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From un- +‎ steady. Like steady, the word first appeared in English around 1530. The word is comparable to Old Frisian onstedich, Low German unstadig, etc.


  • IPA(key): /ʌnˈstɛdi/
  • (file)
  • Rhymes: -ɛdi
  • Hyphenation: un‧steady


unsteady (comparative unsteadier, superlative unsteadiest)

  1. Not held firmly in position, physically unstable.
    A slightly unsteady item of furniture.
    • 1907 August, Robert W[illiam] Chambers, chapter IV, in The Younger Set, New York, N.Y.: D. Appleton & Company, OCLC 24962326:
      "Mid-Lent, and the Enemy grins," remarked Selwyn as he started for church with Nina and the children. Austin, knee-deep in a dozen Sunday supplements, refused to stir; poor little Eileen was now convalescent from grippe, but still unsteady on her legs; her maid had taken the grippe, and now moaned all day: []"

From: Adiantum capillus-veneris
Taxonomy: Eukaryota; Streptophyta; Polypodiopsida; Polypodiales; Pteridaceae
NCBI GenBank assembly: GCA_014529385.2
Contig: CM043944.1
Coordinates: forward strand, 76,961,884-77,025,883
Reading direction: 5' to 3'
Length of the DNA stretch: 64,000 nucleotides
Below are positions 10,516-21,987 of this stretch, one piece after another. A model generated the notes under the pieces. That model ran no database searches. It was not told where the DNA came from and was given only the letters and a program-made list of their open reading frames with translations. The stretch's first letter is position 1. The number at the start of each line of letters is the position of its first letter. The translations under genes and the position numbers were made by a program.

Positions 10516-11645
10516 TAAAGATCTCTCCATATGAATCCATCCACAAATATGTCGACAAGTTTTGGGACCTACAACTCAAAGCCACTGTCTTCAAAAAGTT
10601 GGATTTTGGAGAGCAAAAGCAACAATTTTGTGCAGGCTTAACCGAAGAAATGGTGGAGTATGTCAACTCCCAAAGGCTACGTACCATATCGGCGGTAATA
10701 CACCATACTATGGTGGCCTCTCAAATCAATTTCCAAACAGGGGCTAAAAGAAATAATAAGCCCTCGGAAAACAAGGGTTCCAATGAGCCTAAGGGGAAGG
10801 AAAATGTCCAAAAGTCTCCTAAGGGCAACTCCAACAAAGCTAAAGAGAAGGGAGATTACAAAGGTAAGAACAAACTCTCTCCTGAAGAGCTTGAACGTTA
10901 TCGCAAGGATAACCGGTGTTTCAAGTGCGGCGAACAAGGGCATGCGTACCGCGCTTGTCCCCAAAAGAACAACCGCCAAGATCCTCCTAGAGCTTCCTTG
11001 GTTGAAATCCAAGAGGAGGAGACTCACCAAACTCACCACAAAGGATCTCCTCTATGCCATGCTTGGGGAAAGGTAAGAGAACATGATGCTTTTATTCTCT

2. Lacking regularity or uniformity.
  3. Inconstant in purpose, or volatile in behavior.



Derived terms[edit]


The translations below need to be checked and inserted above into the appropriate translation tables, removing any numbers. Numbers do not necessarily match those in definitions. See instructions at Wiktionary:Entry layout § Translations.


unsteady (third-person singular simple present unsteadies, present participle unsteadying, simple past and past participle unsteadied)

  1. To render unsteady, removing balance.